Energy monitor can find electrical failures before they happen

By David L. Chandler, MIT News
Thursday, 28 March, 2019

Energy monitor can find electrical failures before they happen

Researchers at the Massachusetts Institute of Technology (MIT) have developed a sensor that can monitor wiring in a building, ship or factory and signal when repairs are needed. It can determine which electric devices are in use, whether any are showing signs of an imminent failure and can help improve energy efficiency.

According to the researchers, a sensor is attached to the outside of an electrical wire at a single point, without requiring any cutting or splicing of wires. It can sense the flow of current in the adjacent wire, and detect the distinctive ‘signatures’ of each piece of equipment in the circuit by analysing fluctuations in the voltage and current whenever a device switches on or off. Sensor readings can be monitored on a graphic display called an NILM (non-intrusive load monitoring) dashboard.

During tests on a Boston-based Coast Guard cutter, called USCGC Spencer, the system pinpointed a motor with burnt-out wiring that could have led to a serious onboard fire.

About 20 different motors and devices were being tracked by a single dashboard connected to two different sensors on the cutter. The sensors, which in this case had a hard-wired connection, showed that an anomalous amount of power was being drawn by a component of the ship’s main diesel engines called a jacket water heater.

MIT Professor of Electrical Engineering Steven Leeb said crew members were sceptical about the reading, but when the protective metal cover was removed from the heater in question, they found significant smoke, severe corrosion and broken insulation.

Lt. Col. Nicholas Galanti, Engineer Officer on the cutter, said, “The advance warning from NILM enabled Spencer to procure and replace these heaters during our in-port maintenance period, and deploy with a fully mission-capable jacket water system. Furthermore, NILM detected a serious shock hazard and may have prevented a class Charlie [electrical] fire in our engine room.”

The system is designed to be easy to use with little training. The dashboard features dials for each device being monitored, with needles that will stay in the green zone when things are normal but swing into the yellow or red zone when a problem is spotted.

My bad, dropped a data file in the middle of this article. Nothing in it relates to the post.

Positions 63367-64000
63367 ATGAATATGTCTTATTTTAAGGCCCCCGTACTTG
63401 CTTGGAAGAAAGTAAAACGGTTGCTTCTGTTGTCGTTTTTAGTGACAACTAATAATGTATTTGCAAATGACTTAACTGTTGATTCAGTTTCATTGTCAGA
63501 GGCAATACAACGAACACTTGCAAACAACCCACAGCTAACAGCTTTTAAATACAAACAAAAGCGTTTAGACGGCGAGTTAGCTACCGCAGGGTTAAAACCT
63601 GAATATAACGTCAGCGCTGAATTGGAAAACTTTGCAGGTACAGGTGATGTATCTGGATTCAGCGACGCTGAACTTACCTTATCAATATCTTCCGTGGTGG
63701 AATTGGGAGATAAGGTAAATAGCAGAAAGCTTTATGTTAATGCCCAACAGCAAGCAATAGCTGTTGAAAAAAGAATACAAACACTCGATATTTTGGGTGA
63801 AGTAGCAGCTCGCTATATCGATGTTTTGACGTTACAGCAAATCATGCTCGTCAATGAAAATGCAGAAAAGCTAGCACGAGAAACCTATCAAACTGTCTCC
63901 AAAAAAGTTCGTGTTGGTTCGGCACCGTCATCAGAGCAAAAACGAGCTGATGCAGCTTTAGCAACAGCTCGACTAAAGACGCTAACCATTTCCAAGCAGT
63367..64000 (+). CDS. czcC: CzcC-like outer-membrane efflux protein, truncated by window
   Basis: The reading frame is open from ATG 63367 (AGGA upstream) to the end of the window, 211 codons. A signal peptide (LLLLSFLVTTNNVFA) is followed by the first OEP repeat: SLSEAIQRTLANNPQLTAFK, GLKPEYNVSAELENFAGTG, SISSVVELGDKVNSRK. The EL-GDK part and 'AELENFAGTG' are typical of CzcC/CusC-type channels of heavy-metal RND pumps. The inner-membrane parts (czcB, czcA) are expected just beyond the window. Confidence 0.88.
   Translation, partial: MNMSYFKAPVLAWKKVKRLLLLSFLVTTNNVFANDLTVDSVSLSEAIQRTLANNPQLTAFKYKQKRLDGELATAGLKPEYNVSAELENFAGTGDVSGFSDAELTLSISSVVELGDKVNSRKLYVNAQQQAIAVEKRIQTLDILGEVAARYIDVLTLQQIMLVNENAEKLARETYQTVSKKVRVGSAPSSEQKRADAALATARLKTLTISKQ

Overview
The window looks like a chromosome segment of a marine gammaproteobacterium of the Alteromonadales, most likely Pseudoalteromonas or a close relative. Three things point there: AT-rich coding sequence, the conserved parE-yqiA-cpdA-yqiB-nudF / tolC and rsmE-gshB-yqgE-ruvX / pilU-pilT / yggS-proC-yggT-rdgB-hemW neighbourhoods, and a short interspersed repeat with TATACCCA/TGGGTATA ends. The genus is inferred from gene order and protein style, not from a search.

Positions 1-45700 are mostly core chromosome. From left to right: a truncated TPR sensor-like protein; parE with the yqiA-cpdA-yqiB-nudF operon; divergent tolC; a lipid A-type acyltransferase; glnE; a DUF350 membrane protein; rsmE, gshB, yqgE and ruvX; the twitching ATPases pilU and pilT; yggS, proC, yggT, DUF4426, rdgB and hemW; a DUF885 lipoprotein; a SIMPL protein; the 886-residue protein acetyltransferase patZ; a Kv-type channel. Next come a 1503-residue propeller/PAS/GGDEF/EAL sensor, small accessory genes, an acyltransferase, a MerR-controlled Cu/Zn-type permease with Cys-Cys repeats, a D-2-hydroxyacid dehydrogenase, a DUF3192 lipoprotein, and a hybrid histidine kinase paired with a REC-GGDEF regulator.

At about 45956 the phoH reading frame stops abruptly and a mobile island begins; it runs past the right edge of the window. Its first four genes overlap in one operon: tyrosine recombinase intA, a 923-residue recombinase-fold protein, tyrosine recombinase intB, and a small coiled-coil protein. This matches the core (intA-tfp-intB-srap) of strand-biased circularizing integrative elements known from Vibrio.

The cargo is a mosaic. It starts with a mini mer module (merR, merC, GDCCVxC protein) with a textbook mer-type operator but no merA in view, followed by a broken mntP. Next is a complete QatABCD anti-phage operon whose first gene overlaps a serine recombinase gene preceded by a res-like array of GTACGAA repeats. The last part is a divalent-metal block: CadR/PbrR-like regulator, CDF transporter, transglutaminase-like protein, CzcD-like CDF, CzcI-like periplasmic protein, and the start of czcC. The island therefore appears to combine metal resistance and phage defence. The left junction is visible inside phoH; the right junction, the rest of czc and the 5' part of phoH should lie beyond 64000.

As well as detecting anomalies before they become serious hazards, Leeb pointed out the dashboard can also perform other useful functions. By constantly monitoring which devices are being used at what times, it could enable energy audits to find devices that were turned on unnecessarily when nobody was using them, or spot less-efficient motors that are drawing more current than their similar counterparts. It could also help ensure that proper maintenance and inspection procedures are being followed, by showing whether or not a device has been activated as scheduled for a given test.

Leeb described the system as a “three-legged stool” that allows for energy scorekeeping, activity tracking and condition-based monitoring. He noted the latter is crucial, especially for people with mission-critical systems such as the Coast Guard, the Navy, oil producers or chemical manufacturers who need to monitor factories and field sites that include flammable and hazardous materials, and thus require wide safety margins in their operation.

All of the system’s computation and analysis can be done locally and does not require an internet connection, which means it offers high security in terms of outside tampering or data theft.

Although the team installed both hard-wired and non-contact versions of the monitoring system in different parts of the Coast Guard cutter during testing, the researchers said the non-contact version could likely produce sufficient information, making the installation process much simpler. While the anomaly they found on the cutter came from the wired version, Leeb said “we would see almost the same thing” if the non-contact version was installed in that part of the ship.

The research team included MIT students, the U.S. Coast Guard and the U.S. Naval Academy. It was funded by the U.S. Navy’s Office of Naval Research NEPTUNE project, through the MIT Energy Initiative.

The first of two research papers was published in IEEE Transactions on Industrial Informatics.

This is a modified version of an article originally published by MIT News. Reprinted with permission of MIT News.

Photo shows the area on the Coast Guard cutter Spencer’s diesel engine where the MIT-developed “NILM Dashboard” detected damage that could have caused a fire. The damage was hidden under the brown cap at centre. Image courtesy of the researchers. Licensed under Attribution-NonCommercial-NoDerivs 3.0 Unported (CC BY-NC-ND 3.0).

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